Title: Tooth-borne versus bone-borne rapid maxillary expansion for transverse maxillary deficiency: A systematic review
Purpose: The aim of this study was to compare dentoskeletal effects of bone-borne expanders with those of conventional expanders in adolescent and adults having transverse maxillary deficiency.
Methods: All randomized clinical trials (RCTs) comparing the effects of bone-borne with those of tooth-borne expansion for treatment of maxillary transverse deficiency in adults and adolescents with maxillary transverse deficiency or posterior crossbite were included. The systematic search was irrespective of language and publication type. The electronic search was conducted from 1980 to January 2018.
Results: The electronic searches retrieved 713 references after screening for eligibility criteria. Eight studies met the inclusion criteria for this systematic review involving 289 participants. Four studies compared rapid maxillary expansion (RME) between bone-borne and tooth-borne devices and indicated effectiveness of both devices on maxillary expansion. In the first molar region, there was no significant difference between two devices in either skeletal or dental expansion. Two studies compared the effects of bone-borne and tooth-borne device following SARME and suggested no significant difference regarding amount and pattern of expansion at various levels and in molar and premolar region between two groups. Two studies compared bone-borne and tooth-bone-borne devices.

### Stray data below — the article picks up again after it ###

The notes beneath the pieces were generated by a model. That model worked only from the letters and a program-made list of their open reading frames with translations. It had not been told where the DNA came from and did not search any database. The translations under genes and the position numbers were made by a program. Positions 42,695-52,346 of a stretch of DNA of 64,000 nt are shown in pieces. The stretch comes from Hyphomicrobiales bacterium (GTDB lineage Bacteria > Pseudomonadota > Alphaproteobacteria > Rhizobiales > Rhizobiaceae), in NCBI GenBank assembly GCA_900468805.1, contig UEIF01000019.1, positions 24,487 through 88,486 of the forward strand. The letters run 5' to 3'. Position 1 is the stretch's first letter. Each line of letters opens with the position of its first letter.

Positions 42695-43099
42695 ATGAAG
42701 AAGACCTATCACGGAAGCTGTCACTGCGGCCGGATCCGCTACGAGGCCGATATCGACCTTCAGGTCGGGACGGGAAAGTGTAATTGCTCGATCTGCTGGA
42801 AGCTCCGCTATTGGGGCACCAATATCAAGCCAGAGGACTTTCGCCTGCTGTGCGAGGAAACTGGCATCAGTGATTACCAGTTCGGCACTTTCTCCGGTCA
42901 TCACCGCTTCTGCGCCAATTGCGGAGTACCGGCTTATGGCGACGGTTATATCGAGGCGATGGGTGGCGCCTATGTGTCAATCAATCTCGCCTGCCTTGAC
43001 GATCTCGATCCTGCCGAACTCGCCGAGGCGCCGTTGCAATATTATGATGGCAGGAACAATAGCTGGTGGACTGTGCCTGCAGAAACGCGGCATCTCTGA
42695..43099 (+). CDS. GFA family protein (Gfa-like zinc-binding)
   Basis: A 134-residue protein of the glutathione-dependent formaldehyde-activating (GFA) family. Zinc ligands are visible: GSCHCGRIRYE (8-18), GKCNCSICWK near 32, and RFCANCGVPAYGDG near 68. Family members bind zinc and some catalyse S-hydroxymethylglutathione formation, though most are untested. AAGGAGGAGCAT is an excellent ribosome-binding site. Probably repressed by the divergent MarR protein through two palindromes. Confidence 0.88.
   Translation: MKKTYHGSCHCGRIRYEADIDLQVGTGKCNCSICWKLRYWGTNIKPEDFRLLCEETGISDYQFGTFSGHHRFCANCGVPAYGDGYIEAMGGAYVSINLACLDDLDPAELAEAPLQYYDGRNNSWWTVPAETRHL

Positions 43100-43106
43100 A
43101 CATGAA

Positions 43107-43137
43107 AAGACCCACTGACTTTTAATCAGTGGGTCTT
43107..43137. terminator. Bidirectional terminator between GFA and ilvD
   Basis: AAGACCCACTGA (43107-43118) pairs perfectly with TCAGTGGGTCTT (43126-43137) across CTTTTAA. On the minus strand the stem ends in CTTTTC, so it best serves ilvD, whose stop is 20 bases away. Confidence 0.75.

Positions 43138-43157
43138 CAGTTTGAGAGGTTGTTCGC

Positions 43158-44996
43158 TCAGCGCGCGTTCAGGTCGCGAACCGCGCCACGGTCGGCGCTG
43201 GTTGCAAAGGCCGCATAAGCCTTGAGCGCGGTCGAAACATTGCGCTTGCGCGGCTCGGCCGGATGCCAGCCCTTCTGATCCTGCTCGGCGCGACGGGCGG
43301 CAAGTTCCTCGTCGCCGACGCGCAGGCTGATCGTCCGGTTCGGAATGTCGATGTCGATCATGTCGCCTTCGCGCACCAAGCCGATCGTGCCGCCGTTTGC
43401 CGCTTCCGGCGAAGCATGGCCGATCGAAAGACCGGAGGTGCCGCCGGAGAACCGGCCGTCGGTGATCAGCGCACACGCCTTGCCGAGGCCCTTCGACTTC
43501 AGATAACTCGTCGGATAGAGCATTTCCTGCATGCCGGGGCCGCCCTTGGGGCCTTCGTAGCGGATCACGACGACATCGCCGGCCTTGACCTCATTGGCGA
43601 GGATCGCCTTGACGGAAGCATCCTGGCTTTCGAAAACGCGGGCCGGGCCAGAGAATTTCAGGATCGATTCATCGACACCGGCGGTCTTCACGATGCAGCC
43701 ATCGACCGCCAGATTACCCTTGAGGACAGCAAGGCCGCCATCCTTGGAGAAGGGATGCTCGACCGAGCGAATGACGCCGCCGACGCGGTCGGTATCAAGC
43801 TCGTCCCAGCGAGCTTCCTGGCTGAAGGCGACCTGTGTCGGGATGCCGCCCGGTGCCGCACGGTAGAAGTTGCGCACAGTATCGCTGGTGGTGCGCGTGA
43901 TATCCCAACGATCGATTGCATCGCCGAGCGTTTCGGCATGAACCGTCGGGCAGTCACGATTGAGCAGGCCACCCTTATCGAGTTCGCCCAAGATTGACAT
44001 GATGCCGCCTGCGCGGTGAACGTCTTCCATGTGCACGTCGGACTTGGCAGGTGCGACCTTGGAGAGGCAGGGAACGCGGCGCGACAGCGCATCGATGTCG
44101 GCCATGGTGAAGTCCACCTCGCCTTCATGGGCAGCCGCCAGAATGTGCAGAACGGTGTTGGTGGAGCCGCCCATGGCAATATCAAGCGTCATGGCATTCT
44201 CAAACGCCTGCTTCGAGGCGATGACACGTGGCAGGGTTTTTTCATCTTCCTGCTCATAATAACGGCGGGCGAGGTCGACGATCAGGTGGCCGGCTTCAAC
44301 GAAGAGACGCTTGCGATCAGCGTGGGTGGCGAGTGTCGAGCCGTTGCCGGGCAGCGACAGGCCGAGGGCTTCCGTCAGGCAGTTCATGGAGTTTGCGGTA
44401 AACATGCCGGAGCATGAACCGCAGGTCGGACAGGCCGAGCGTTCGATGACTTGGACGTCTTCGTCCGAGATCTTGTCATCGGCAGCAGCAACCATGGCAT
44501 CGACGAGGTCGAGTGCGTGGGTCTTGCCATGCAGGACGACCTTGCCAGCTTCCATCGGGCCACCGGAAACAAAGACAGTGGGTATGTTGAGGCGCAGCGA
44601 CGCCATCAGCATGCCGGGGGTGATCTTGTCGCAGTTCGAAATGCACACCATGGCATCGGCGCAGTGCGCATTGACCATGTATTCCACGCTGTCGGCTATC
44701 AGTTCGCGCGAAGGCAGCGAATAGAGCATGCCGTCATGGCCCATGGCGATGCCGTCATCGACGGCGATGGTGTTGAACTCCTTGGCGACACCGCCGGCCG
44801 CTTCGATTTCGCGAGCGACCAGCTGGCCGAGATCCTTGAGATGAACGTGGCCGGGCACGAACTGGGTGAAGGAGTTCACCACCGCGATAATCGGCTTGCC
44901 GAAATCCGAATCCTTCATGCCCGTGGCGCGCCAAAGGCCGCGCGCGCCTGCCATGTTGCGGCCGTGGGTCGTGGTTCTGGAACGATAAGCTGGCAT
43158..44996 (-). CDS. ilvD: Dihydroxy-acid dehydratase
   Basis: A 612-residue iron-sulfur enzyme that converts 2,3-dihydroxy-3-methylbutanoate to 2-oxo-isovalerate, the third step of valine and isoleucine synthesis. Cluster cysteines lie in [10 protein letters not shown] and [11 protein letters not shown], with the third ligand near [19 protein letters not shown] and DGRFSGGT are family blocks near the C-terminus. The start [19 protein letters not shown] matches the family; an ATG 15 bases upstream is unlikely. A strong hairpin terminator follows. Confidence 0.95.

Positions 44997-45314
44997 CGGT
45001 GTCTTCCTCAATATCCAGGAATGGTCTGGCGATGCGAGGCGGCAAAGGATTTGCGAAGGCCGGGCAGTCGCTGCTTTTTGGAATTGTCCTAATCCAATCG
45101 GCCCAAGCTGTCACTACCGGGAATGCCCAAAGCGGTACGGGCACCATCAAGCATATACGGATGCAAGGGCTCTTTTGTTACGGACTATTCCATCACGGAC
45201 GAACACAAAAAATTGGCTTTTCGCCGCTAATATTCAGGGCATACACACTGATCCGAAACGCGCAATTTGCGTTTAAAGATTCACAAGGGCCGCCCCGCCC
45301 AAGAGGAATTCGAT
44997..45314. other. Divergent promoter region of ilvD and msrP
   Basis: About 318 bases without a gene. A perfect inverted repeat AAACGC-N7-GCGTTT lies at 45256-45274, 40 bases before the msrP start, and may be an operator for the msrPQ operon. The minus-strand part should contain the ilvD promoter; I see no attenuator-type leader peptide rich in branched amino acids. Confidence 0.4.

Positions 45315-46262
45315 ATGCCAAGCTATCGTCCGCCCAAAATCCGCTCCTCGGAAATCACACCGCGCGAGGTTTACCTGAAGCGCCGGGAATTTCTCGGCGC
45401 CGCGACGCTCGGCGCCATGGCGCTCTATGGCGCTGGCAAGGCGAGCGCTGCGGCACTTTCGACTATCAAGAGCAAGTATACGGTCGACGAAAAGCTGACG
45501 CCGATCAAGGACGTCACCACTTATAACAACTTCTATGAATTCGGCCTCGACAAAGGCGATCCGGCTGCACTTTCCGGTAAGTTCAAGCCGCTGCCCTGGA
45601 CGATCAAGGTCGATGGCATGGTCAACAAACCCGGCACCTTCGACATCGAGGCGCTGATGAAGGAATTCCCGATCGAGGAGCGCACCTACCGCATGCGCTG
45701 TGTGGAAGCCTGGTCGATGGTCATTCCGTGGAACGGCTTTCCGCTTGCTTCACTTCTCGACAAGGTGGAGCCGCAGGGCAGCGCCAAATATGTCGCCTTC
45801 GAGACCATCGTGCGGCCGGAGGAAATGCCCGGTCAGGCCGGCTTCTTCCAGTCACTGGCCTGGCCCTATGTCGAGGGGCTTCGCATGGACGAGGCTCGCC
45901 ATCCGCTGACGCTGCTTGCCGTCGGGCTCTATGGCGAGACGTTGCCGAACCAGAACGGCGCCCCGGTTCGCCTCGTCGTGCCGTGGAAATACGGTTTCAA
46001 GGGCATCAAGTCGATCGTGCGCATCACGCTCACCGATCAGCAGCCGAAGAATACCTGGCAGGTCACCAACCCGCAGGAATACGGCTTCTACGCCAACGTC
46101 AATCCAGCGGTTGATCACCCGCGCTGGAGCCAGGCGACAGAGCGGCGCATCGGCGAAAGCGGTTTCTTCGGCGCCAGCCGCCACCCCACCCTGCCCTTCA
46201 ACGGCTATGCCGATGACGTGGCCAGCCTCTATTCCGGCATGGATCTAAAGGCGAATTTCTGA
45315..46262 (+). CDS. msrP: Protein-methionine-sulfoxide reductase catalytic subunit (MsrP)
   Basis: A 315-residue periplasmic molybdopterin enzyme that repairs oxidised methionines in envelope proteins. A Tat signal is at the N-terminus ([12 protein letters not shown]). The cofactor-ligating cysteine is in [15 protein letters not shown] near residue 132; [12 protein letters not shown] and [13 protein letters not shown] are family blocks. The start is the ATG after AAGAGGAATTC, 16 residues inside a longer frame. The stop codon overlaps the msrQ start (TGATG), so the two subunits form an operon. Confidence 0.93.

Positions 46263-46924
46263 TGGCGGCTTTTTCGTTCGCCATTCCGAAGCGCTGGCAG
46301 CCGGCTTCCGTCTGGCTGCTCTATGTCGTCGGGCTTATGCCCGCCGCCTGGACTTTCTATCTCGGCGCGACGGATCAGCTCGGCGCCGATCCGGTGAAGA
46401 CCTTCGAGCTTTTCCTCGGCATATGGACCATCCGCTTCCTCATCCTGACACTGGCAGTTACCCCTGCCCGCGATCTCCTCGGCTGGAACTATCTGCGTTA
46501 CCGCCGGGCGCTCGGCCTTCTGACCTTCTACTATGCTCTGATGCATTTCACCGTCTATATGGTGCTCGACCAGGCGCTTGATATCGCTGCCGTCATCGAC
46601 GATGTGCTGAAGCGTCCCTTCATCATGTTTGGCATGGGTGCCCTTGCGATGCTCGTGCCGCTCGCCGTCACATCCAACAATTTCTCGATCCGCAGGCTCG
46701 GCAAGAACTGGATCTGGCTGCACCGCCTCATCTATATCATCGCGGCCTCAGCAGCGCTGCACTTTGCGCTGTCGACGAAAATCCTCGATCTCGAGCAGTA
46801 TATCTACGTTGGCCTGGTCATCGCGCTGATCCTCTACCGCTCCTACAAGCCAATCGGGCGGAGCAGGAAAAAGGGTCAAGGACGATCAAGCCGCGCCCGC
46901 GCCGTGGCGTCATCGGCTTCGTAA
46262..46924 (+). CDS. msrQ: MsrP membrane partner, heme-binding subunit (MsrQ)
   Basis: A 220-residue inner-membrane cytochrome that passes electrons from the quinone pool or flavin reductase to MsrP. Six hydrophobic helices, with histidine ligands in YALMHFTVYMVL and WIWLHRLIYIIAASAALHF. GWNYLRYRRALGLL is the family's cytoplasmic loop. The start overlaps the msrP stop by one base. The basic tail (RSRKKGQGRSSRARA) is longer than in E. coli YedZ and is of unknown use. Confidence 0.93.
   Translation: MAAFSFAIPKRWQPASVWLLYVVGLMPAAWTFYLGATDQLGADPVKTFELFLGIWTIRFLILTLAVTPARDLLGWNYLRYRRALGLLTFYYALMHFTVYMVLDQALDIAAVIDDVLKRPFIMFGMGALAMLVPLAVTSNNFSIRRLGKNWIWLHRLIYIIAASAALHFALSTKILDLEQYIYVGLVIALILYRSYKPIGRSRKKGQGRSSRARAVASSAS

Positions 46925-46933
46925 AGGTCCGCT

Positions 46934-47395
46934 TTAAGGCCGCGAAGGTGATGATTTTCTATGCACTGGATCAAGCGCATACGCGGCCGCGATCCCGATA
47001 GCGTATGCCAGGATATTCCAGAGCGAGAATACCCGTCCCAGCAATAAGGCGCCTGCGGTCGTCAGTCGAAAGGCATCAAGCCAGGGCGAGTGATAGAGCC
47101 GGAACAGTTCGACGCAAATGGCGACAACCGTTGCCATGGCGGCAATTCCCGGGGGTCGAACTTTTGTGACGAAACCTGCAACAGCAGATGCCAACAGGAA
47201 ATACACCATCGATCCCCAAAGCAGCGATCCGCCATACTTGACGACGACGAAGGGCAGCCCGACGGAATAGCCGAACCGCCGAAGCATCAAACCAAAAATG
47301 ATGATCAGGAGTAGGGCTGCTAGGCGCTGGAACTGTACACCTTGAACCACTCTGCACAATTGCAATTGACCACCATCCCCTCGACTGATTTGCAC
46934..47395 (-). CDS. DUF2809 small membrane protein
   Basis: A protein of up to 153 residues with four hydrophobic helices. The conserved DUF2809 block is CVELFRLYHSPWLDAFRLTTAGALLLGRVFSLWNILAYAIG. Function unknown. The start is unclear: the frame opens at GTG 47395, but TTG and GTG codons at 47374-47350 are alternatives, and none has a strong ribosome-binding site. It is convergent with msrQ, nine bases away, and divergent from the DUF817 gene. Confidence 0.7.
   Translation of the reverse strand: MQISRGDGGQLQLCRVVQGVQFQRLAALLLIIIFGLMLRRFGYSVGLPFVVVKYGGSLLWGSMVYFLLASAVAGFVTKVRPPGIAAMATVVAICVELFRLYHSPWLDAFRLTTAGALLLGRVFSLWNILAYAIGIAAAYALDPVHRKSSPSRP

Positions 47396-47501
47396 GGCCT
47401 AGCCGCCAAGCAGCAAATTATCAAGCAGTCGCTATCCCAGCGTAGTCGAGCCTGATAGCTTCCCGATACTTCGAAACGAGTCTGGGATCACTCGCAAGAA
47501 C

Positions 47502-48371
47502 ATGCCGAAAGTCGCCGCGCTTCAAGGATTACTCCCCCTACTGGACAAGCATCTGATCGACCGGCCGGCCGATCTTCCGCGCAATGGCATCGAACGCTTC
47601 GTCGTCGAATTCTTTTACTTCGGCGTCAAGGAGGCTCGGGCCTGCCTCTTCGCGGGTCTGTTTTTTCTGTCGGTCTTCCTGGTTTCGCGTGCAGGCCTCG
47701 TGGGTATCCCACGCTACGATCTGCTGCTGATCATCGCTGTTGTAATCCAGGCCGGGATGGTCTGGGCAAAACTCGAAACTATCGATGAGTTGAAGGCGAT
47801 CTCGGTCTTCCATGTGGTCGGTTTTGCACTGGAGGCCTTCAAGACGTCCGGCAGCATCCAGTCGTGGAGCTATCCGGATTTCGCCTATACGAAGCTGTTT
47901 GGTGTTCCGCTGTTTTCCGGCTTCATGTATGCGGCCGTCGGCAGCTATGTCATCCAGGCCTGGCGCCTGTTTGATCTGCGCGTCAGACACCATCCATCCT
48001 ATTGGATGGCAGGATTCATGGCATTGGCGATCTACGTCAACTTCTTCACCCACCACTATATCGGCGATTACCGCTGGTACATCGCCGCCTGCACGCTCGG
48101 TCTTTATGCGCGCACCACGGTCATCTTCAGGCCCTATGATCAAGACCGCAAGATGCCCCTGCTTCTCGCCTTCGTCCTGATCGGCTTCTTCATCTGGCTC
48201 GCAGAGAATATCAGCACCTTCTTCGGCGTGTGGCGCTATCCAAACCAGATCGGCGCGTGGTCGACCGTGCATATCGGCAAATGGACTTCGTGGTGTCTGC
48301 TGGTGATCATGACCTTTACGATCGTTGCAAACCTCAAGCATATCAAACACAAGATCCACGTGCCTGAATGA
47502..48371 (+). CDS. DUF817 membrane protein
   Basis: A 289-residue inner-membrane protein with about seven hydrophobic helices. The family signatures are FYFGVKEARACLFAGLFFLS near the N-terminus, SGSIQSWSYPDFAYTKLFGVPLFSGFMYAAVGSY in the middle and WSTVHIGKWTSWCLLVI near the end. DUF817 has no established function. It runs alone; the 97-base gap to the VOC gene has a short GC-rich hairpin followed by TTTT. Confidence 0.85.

Conclusion: Within the limit of the present evidence regarding maxillary expansion, it seems that both tooth-borne and bone-borne devices result in the same outcome in terms of the amount of maxillary expansion, dental tipping, stability and perceived pain both in RME and SARME procedure. PROSPERO registration: CRD42017061078.